Wills, Trusts & Estates Prof Blog

Editor: Gerry W. Beyer
Texas Tech Univ. School of Law

Wednesday, March 7, 2012

Lawsuits surround Waffle House Lottery Win

UnknownEdward Seward regularly went to Waffle House to eat and he would bring lottery tickets from Florida to share with family, friends, and employees at the Waffle House. Most of the tickets were not winners, but on March 7, 1999, one employee, Tonda Lynn Dickerson received a winning ticket worth $10 million over 30 years or $5 million as a lump sum.

The employees were excited about the winning ticket too because they thought they had agreed to split to proceeds if any one of them ever won. Tonda Lynn did not want to share though and that led to the first lawsuit surrounding Tonya’s winnings.

The employees sued, saying that there had always been an agreement to split the proceeds amongst all the employees. The court held that there was an oral contract to split the winnings, but Tonda still kept all her winnings because it was illegal in Alabama to create contracts related to gambling.

Mr. Seward brought another lawsuit against her because he was under the impression that he was going to get a truck if one of the employees won the lottery of off one of his tickets. He sued on fraudulent misrepresentation grounds. Seward appealed up to the Supreme Court of Alabama, but his case lost there as well.

While these two lawsuits were going on, Tonda created an S corporation to protect her lottery winnings. An attorney with the Estate Division of the IRS hit Tonda with a tax bill for unpaid federal gift tax of $771, 570. Tonda proceeded to challenge the IRS claiming that the transfer to her family members was not a gift, but an agreement with her family to share the lottery winnings with them if she won. She also tried to claim that the S corporation owned the ticket, and that if the transfer did qualify as a gift, the value was subject to a discount considering the time value of money.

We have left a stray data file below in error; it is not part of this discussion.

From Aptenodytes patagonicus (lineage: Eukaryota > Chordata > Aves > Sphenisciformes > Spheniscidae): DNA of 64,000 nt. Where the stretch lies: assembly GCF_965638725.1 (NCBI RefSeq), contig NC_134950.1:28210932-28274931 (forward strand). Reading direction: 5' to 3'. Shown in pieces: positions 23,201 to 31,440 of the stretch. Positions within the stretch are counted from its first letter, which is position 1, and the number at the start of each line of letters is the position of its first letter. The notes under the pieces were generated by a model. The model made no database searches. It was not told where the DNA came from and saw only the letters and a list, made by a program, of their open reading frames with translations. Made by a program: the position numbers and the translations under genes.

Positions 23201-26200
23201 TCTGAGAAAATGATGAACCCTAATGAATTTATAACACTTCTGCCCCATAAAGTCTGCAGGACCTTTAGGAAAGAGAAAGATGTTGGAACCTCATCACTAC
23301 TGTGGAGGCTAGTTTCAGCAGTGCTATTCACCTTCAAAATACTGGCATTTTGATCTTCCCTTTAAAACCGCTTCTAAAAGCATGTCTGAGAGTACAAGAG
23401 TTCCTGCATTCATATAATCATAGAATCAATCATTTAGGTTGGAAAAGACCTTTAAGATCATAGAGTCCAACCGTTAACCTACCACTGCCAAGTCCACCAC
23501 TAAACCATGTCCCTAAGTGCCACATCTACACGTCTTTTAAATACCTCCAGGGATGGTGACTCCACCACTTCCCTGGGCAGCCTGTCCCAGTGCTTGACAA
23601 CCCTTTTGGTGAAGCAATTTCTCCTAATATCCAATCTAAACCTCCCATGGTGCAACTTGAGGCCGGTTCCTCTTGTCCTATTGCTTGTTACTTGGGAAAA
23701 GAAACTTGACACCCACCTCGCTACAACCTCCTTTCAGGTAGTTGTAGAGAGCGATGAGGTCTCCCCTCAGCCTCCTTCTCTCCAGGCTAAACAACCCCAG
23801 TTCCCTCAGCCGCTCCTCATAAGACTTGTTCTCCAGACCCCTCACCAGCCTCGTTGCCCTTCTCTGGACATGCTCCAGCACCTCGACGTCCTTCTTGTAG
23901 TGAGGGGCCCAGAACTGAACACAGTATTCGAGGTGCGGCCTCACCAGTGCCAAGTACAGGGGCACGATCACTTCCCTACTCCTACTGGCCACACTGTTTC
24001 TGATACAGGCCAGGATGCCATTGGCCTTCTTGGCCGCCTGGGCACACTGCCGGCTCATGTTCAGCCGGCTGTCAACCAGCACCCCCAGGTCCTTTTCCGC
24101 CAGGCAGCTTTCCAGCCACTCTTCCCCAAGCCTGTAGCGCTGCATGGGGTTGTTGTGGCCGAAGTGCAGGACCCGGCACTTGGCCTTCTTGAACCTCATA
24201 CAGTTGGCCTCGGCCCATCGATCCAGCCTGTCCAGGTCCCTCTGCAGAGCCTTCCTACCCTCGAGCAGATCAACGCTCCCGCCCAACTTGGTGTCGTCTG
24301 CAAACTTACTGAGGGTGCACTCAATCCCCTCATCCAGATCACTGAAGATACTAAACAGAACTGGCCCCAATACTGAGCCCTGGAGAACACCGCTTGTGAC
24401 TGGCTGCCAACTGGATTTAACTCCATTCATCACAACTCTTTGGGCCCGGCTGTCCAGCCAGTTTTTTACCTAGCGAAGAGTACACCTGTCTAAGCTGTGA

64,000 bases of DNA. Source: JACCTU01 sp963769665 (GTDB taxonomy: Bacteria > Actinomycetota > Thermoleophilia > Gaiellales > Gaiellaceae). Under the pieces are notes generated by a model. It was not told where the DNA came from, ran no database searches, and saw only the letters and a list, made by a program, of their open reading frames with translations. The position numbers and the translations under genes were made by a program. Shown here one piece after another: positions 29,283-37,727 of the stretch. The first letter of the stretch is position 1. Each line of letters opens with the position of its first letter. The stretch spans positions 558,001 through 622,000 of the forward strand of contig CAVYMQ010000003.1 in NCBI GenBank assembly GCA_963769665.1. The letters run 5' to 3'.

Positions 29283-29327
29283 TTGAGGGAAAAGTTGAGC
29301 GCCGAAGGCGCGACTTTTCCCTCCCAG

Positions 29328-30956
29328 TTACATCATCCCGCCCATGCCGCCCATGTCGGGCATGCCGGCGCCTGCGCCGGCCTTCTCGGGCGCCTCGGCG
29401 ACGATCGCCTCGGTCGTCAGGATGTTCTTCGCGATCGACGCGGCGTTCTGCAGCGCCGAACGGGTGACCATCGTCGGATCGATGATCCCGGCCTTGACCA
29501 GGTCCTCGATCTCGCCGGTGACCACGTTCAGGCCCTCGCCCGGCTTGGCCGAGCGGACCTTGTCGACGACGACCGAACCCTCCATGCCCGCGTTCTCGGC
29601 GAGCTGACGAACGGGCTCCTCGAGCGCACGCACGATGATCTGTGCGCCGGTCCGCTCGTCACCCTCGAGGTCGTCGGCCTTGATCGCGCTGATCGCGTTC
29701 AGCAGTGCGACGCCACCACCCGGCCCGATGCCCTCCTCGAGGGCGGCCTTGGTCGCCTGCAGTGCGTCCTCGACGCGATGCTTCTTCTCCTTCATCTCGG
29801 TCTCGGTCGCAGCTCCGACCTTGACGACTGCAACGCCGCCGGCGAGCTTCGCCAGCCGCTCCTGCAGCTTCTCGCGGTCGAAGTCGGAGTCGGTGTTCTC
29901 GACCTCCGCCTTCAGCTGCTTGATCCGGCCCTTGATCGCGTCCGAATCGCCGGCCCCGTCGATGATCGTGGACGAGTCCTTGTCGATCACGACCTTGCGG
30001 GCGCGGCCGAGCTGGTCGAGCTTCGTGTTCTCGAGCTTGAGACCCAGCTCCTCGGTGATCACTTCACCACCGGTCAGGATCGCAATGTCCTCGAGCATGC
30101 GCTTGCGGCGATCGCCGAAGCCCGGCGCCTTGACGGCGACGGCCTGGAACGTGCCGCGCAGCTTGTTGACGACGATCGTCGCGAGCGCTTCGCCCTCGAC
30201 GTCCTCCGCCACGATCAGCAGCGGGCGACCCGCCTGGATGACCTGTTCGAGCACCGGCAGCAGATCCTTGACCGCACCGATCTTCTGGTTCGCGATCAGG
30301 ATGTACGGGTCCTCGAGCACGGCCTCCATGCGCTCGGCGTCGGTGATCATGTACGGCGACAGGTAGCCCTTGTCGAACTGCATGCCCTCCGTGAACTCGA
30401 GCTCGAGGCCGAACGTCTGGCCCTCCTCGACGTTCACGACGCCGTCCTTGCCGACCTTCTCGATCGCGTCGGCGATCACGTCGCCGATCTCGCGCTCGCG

The Tax Court determined that the transfer was a gift, but they also agreed that the value of the gift could be discounted.

See Deborah Jacobs, Waffle House Waitress Wins Big in the Lottery, Loses at Tax Court, Forbes, Mar. 6, 2012.

Special thanks to Jim Hillhouse (Professional Legal Marketing (PLM, Inc.)) for bringing this article to my attention.


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the discount allowed by the tax court was not for the time value of money. that discount was already accounted for in the tax assessment. the discount allowed by the tax court was based on the risk of litigation.

Posted by: r. willis | Mar 8, 2012 9:05:57 AM

Greedy woman you should have given the buyer of the ticket a truck or some money to buy a truck. I will be a better person if I won.

Posted by: Simone Harvey | Nov 30, 2016 1:49:27 PM

To this day, my husband, Edward Seward, hasn't got as much as a simple thank you from that ... woman. I pray the Lord Almighty will change her ways, but some people never do. I wouldn't be able to sleep at night, if I were her. My husband is still the most loving and generous man you could meet. Thank God this ordeal didn't make him bitter

Posted by: Lori Seward | Apr 25, 2017 9:44:29 AM

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